There is a pervasive problem with sexual harassment here in the Middle East. Prior to moving to Cairo I had heard from several women who had been harassed, molested and/or been exposed (literally) to the indecency of a (unfortunately high) number of the local men. Arriving here, the problem is so widespread it is quite simply ineluctable. Walking along the streets becomes an act of continuous surveillance, on the lookout for the wandering hand. A woman becomes tasked with ignoring the consistent catcalling. The frequency of which creates an echo that haunts you wherever you go – “hey baby”. You either need to ignore it or quickly grow an integument thick enough to brush off the barrage of sexist wisecracks.
I decided quite early that I was going to write a piece on this. Sexism in general seems well documented in the Middle East, but the level of harassment here is something completely alien to me and far worse than what I envisaged before coming here. I had read little to nothing on physical or verbal harassment, yet many inches dedicated to (for example) the fact that women in Saudi Arabia can’t drive (as an aside, ask any woman in Saudi what she wants to change about her place in society, and being allowed to drive wouldn’t even make it into their top ten). It seems as though the sexual harassment of women is a topic that is being left in the shade as the shroud of the presidential elections takes precedence in any and all foreign news coverage of Egypt.
The discovery that the level of sexual harassment for Egyptian women is just as bad as it is for foreign woman came as quite a surprise (such was my prejudice). I had held the belief that there must be something about being foreign looking that inspired the men to act like they did; this is not the case. I was told about a meeting that was being held in Downtown, Cairo and went along. I knew that my poor Arabic would mean that I would be incapable of understanding what was being said, but I held out for the chance of meeting some of the key speakers and hoping they could speak English and would be willing to meet up later in the week for a coffee and a talk.
We walked along Talaat Harb St in Downtown Cairo looking for the right building. Fittingly, as we walked my photographer friend (a 21 year old American woman) was being harassed constantly. A man handing out leaflets shoved one in front of her, which she shoved back immediately. Turning to me, disgusted, “That’s one of their favourite tricks”.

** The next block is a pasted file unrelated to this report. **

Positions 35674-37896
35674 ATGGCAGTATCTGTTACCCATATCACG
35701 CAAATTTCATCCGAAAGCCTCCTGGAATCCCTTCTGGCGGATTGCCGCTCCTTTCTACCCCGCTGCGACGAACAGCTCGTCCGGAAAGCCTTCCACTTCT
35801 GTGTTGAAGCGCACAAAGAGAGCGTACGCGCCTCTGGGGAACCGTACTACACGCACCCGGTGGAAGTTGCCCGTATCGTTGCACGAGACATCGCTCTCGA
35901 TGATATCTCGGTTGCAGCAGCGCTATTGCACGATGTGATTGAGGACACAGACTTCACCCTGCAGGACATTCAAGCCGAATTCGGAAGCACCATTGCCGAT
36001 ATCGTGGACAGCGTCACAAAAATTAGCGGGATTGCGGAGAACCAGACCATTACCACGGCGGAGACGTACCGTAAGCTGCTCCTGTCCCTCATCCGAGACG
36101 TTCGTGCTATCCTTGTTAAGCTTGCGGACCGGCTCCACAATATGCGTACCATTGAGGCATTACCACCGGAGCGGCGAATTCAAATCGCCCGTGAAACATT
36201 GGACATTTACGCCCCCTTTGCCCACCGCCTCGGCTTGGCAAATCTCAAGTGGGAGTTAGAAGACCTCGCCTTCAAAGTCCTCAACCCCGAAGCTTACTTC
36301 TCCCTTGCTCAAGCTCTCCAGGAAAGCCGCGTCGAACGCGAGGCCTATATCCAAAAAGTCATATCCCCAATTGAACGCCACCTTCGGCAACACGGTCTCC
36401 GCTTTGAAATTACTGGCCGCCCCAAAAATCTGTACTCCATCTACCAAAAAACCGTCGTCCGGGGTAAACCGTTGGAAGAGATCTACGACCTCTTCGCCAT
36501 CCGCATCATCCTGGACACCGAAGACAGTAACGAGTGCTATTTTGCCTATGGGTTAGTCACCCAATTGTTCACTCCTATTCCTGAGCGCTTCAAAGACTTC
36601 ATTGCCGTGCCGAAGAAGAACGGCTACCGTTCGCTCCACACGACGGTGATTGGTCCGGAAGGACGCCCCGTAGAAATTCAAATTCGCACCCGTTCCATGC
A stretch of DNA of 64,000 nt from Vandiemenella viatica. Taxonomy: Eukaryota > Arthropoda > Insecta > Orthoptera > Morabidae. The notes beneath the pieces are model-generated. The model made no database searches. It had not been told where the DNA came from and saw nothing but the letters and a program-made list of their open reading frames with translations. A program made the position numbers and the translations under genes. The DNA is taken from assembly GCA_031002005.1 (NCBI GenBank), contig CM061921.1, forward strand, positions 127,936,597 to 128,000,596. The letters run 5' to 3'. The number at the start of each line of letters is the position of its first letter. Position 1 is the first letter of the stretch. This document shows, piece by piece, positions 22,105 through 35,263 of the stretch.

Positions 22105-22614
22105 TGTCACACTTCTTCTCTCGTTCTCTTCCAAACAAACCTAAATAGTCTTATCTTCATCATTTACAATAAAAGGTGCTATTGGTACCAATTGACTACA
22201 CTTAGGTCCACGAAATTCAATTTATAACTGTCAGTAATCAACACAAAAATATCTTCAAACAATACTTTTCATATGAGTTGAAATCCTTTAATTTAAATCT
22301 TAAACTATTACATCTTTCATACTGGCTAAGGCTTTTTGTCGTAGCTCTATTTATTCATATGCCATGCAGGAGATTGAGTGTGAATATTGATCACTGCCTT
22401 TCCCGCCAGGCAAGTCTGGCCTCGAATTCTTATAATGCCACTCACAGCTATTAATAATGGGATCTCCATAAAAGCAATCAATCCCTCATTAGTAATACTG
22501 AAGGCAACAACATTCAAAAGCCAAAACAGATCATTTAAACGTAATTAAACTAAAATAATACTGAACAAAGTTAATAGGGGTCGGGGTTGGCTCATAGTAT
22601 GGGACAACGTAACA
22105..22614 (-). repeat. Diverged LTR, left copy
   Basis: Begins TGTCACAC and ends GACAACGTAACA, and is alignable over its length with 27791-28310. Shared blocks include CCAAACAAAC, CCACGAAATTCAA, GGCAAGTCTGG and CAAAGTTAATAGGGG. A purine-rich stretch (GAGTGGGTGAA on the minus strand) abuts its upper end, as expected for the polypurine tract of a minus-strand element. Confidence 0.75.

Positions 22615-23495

“What is?” I didn’t see anything wrong with it; he had simply tried to pass her a leaflet after all.
“They pass you a leaflet by shoving their hands across your chest in the sad hope they might get a glancing blow of a breast, the bastards”.
Yet another incident gone unnoticed by my bumbling Neanderthal self.
We arrived outside supposedly the right building, 44b. I walked up to a man sitting on the step and asked in my crude Arabic whether he knew where the meeting was being held. He replied with some incomprehensible Arabic before shrugging his shoulders. I turned and looked for someone else to ask; another man, another blank expression. Perhaps they were having difficulty understanding my Arabic? I found a third man. He nodded and said “Sitta” (6). “Sixth Floor or Room Six?” He nodded again, paused, looked anxious, and then smiled slightly. In we went.
It turns out it was neither room 6 (there were no visible room numbers in the building) nor floor 6, but in a small room in the top floor. We exchanged civilities with some women in a makeshift foyer area and made our way into the main room.
The meeting itself was sponsored by Nazra (http://nazra.org/en), Egyptian Initiative for Personal Rights (http://eipr.org/en/) and Harassmap.org. There were a number of press there and it seemed to be a very well organised meeting. They had a projector showing live tweets of the event and a live stream being broadcast for those who wanted to watch it on the internet. Sadly though, it seemed they were expecting a relatively low turnout, placing only 50 chairs for the proceedings, which were not even filled. However, every woman seemed to have a story to tell and seemed passionate of what was being said, applauding every other statement made by the speakers.
The presence of the twitter projections meant I was able to get a quick overview of what was happening, if not exactly what they were saying. On the projection, a delayed synopsis of 10 minute intervals meant I knew that “women are telling their personal stories of harassment” and “they are currently discussing what can be done to help stop harassment”. I sat quietly in the back and waited the two hours it took until they adjourned their meeting. Everyone seemed convivial enough and I took my chance to speak to the three main female speakers (there were also two male speakers). I introduced myself as a journalist, rightly or wrongly, and queried the possibility of meeting with them to discuss the issue in more depth.
Walking away from the meeting with their numbers I feel that with a meeting I may be able to find some answers to some of the nagging questions that fester in the mind. Why is it so bad? How long has it been like this? Was there any change due to the revolution last January? Who can they report to? How can the situation be ameliorated? Are there any statistics on the subject? There’s a lot I still need to know and I am determined to find out the answers.